Text: Iñigo S. Roces / Photos: Iñigo S. Roces | posted May 31, 2010 14:57
That's where its latest product, the SX4 Crossover, comes in. It's based on the SX4 sedan, now called Aero, but with a hatch rear adaptation. Crossovers, by definition, are SUV's based on car platforms rather than the usual ladder frame (also called truck base) chassis. The SX4's even gone the extra mile by including roof rails and the blacked-out rocker panels and fender protectors to hammer home the point. Abroad, it even has an all-wheel drive option, making it a true crossover.
Locally, we may know the SX4 as a sedan, but this was its initially intended form. Some may remember its premiere at the 2006 Geneva Motor Show, designed by renowned Italian designer Giorgetto Giugiaro. Its sedan derivative, however, was the first to arrive on our shores in 2008. Launched locally just last April 28, 2010, this small SUV / MPV / hatchback stole the spotlight from the updated SX4 aero sedan.
Inside, the cabin is tall with excellent headroom. Large front quarter windows give a great view around corners. The seats tend to force the driver to a more upright position but give a very good view of the road. Lower in the eyeline, the instrument cluster is simple and intuitive with large tach and speedo dials, fuel and temp gauges are mounted high and toward the center. In the lower center is a multi-info display with a fuel consumption computer, fuel range, trip meter and clock.
Towards the center of the dash is the audio system with CD and MP3 capability. Music players can plug into the aux port to channel sound through its 8-speaker system. It's composed of 4 door speakers and 4 door-mounted tweeters. Audio controls are mounted on the leather-wrapped steering wheel for easy access.
The second row is adequate even for tall passengers and whatever it lacks in legroom, it makes up for in headroom. Behind is a flexible cargo bay that looks modest at first until you begin to move things around. The luggage area cover lifts with the tail gate but can be removed for taller items. For more space, you can remove cargo area floor, which reveals even more space or can hide more sensitive items. If that's not enough, the rear seats can be folded for up to 992 liters of cargo volume.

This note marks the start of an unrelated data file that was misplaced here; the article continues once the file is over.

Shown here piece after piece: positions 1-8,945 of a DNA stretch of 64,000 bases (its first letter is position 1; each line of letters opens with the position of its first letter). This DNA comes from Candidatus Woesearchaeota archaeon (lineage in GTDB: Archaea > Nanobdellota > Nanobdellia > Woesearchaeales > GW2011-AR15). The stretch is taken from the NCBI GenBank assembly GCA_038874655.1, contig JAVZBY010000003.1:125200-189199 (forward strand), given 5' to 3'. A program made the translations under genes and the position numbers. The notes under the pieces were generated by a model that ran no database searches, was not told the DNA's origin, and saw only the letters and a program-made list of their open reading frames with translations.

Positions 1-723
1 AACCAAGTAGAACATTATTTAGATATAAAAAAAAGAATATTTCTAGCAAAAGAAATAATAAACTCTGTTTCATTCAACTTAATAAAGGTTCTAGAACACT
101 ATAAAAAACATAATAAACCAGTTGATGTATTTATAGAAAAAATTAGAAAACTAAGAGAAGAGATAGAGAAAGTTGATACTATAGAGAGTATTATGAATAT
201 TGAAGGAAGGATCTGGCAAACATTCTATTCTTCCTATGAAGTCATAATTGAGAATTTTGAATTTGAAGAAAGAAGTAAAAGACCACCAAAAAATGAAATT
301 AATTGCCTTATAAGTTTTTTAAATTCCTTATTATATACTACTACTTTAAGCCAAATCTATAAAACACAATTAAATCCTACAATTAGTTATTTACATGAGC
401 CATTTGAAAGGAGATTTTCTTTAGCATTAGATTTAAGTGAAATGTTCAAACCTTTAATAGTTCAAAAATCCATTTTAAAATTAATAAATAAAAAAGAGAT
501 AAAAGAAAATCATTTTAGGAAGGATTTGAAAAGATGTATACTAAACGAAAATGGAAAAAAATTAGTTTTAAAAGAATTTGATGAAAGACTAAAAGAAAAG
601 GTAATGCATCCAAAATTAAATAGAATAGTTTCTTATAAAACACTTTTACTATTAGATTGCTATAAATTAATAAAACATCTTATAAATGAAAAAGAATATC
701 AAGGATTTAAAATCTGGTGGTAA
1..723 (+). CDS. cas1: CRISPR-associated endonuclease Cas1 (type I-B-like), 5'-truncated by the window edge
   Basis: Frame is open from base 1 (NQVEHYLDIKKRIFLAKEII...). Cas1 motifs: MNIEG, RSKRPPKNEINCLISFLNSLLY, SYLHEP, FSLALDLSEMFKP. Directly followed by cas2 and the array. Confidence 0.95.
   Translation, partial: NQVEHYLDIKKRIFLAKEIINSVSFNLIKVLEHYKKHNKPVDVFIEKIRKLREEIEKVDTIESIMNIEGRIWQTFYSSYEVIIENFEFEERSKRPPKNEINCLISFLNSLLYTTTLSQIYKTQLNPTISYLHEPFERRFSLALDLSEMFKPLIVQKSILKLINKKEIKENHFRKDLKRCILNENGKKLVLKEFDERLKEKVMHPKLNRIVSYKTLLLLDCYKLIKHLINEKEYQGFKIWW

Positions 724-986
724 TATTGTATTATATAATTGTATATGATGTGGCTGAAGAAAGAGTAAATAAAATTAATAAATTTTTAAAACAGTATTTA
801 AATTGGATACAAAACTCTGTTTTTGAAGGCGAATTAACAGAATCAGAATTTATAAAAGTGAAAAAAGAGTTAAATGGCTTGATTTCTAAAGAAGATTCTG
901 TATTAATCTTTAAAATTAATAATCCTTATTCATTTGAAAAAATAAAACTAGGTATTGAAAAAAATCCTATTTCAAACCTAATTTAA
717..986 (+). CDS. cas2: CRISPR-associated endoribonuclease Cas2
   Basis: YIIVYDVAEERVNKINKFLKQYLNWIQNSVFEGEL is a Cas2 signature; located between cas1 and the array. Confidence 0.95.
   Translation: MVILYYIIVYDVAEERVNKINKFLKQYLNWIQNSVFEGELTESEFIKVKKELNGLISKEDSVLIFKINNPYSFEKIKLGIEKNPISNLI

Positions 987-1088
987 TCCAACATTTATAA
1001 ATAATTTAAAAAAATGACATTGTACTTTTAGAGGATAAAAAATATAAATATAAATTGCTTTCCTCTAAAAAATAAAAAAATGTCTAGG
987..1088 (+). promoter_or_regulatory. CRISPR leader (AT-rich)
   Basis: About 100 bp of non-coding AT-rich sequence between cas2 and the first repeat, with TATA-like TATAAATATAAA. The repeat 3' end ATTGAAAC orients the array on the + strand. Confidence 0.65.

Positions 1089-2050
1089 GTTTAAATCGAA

Pulling it all along is a 1.6 liter 16-valve DOHC engine with variable-valve timing. It's mated to a four-speed gate-type automatic that delivers up to 110hp to the front wheels. It's a rev-happy system, frequently changing down to a lower gear for higher revs and better power delivery. Its peppy engine can bring the car up to 160 km/h while still attaining an admirable 10.5 km/L with mixed city and highway use.
Around the city, the SX4 Crossover is a treat to drive, fitting in the tightest parking spaces and easily squeezing through some traffic jams. Despite its height, it handles like a typical Suzuki: tight and agile with great stability at high speed. Whether full or flying solo, the ride feels like most subcompacts, only a tad stiff and more comfortable when fully loaded. There's some road noise at highway speeds but it's typically quiet within the city.
As for safety, the SX4 is equipped with disc brakes on all fours with ABS, EBD and dual airbags fitted as standard.
For those in the market, the SX4 Crossover is priced at PhP899,000 (just P9000 more than the SX4 Aero sedan). It's a tough choice as the price puts it in the territory of entry-level compact sedans (Corolla, Civic, Mazda 3) and a fully loaded Jazz can be had for a little bit less. It's far more civilized than the Avanza, although the Toyota can fit more and costs less.
Like Suzuki's other vehicles, it's an emotional choice - something you'd get if you want to stand out or are a fan of the brand. It's a clever little car, though the lack of all-wheel drive derives it of that much-needed edge.